Categorized | Editorial

Find emergency shelters for the homeless

Posted on 21 December 2016 by admin

It should be no surprise that it’s cold outside. It is, after all, mid-December in Toronto. Winter officially starts on Wednesday.

That’s why it’s so surprising and disturbing that the city has been scurrying once again in the midst of extreme cold weather alerts to find enough emergency beds to shelter homeless people.

Perhaps a little planning might be in order?

We should not have to wait until December to realize that no one in Toronto should have to suffer, and perhaps die, out in the cold because there aren’t enough emergency shelters. Nor need we wait until the city is in the middle of a polar vortex to plan for enough geared-to-income housing so that people don’t end up on the street in the first place.

But we do.

The city has known there is a shortage of shelters for the homeless for years. A 2013 survey found there were 5,000 homeless people in the city, but currently there are only 4,300 beds. And Toronto’s wait list for subsidized housing stands at a stunning 172,087, forcing some people onto the streets.

Mayor John Tory says he gets it. “In the end, shelters are no place for any citizen of Toronto to be for more than a night in an emergency,” he says. “We need to provide proper housing for people.”

So why, then, were the city’s shelters for women, youth and families all filled past their capacity rate of 90 per cent last Thursday. Shelters for families were completely full.

And why was it left, once gain, to homeless advocates to take to the streets and march through a snowstorm to focus attention on what they call a lethal lack of emergency beds. “We are abandoning people,” said Cathy Crowe, a longtime activist and street nurse.

She is calling on Tory to open the armouries at Fort York and Moss Park as shelter spaces until more suitable emergency spots can be opened. They have been used four times in the past, “sheltering hundreds and undoubtedly saving countless lives,” Crowe points out.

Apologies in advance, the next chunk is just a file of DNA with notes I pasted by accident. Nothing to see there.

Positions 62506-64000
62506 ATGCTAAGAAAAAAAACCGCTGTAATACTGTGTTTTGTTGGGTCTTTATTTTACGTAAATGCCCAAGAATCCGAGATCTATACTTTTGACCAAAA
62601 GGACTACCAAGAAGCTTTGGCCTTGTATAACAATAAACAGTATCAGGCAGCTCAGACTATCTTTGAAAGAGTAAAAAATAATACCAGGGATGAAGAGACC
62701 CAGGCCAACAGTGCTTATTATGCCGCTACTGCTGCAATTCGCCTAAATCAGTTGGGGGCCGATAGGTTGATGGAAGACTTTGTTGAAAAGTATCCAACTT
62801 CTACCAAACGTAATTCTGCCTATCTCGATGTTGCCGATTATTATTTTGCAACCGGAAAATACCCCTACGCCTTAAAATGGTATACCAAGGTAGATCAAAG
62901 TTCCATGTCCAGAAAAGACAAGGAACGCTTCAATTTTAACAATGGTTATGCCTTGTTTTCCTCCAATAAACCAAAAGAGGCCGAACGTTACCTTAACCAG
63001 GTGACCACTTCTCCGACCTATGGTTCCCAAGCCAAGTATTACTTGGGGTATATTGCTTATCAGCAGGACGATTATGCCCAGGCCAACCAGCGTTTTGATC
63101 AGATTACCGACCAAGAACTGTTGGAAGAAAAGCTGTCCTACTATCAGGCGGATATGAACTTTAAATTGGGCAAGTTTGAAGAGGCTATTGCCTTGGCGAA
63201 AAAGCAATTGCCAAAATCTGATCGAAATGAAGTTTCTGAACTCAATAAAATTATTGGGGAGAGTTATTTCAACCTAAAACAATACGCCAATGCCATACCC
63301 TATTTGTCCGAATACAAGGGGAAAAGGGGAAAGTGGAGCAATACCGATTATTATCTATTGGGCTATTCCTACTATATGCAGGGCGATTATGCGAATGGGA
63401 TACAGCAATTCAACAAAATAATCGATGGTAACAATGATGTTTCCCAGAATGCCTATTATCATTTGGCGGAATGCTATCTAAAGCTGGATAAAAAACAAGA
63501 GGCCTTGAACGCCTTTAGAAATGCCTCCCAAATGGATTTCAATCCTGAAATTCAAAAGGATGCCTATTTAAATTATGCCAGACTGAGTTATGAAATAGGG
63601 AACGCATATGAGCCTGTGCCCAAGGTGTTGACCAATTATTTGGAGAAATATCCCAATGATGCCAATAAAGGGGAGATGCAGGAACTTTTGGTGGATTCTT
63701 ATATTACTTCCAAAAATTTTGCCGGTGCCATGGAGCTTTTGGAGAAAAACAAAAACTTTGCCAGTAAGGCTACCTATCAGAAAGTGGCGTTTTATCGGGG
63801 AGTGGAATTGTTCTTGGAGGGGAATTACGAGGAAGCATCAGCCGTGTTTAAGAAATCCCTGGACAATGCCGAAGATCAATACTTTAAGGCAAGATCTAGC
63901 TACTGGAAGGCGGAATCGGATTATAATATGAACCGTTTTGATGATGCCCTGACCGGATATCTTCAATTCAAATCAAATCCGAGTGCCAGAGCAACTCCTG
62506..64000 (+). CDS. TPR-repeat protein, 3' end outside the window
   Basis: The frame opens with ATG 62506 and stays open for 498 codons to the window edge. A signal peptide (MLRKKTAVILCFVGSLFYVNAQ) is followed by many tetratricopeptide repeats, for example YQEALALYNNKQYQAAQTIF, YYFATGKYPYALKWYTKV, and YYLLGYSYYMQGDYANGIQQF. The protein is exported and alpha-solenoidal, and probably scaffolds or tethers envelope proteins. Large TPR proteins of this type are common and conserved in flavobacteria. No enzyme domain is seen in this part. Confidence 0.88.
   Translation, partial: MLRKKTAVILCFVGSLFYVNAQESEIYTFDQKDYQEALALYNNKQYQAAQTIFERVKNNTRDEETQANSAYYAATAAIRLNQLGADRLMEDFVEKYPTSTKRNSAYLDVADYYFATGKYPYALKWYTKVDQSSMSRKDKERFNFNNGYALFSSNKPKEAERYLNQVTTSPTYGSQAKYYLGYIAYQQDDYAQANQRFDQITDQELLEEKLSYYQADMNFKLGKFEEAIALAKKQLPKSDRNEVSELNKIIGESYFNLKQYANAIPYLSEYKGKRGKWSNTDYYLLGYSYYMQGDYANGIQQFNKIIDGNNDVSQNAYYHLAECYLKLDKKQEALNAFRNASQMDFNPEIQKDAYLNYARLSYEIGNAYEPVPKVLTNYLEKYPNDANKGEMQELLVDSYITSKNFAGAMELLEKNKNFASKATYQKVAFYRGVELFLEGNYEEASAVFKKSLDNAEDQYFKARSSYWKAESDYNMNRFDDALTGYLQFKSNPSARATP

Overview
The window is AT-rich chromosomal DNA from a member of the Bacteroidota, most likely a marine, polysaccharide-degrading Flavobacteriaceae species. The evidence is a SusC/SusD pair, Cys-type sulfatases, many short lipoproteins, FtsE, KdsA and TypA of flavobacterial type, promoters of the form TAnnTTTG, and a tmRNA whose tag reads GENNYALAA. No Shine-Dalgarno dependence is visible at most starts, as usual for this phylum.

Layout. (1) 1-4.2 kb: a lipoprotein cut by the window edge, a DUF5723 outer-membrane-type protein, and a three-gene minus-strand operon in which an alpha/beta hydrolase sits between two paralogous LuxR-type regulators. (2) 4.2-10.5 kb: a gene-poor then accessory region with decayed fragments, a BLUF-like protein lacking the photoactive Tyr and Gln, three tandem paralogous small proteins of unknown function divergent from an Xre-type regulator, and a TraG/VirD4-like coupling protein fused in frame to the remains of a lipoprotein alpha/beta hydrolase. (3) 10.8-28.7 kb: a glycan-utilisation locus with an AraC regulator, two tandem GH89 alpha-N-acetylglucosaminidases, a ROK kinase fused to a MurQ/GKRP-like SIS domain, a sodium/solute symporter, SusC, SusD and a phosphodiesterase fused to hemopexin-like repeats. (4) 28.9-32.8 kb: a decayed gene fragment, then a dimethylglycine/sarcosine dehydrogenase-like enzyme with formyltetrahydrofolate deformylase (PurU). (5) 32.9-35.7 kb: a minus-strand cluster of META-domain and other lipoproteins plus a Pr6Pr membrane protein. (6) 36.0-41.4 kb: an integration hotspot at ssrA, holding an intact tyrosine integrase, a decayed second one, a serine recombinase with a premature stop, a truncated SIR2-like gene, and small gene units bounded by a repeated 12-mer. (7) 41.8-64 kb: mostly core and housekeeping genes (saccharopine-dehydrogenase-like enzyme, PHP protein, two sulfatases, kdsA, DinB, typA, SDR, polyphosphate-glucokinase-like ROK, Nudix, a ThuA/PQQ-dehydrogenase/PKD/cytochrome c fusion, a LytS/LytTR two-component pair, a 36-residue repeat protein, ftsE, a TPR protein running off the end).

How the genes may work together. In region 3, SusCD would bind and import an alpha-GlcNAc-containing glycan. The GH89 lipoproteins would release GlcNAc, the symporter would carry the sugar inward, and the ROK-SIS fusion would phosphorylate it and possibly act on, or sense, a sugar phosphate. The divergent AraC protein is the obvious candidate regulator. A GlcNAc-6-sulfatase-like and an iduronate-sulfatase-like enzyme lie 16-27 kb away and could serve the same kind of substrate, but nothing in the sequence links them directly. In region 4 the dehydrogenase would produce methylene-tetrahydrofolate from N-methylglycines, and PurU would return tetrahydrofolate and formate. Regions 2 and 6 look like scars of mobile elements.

The mayor does not consider the armouries “adequate” or “appropriate” for emergency shelters, his office says. Instead, the city is working to open shelter spaces in “more appropriate places for vulnerable people,” such as vacant schools.

Whatever the solution, the city needs to find it fast. As Crowe points out, the impact of sub-zero weather on the body is “devastating” when people are hungry, dehydrated and not dressed properly.

Indeed, two years ago on Jan. 13, 2015, fire tore through a makeshift hut in Scarborough where Grant Faulkner, a homeless man, was sleeping. He died tying to stay warm with a propane heater.

We don’t know whether the father of three was sleeping outside because he was turned away from a shelter. But we may get some answers at the end of 2017 when a coroner’s inquest into his death will be held and may shine a much-needed spotlight on the crisis of homelessness.

In the meantime, while the pressure is on Mayor Tory to resolve the immediate crisis, in the long term homelessness must be addressed by Ottawa and Queen’s Park.

The federal government, which abandoned its role of financing rent-geared-to-income housing in 1993, should get back into that field, and the province should do more to help out, too.

It doesn’t just make sense from a humanitarian perspective. In addition to misery and deaths, advocates estimate it costs $7 billion a year not to deal with homelessness by providing affordable housing, a substantial portion of which is related to hospitalization and incarceration.

Tory must act quickly to resolve this year’s emergency shelter crisis. Then he must plan ahead with the provincial and federal governments to make sure it doesn’t happen again.

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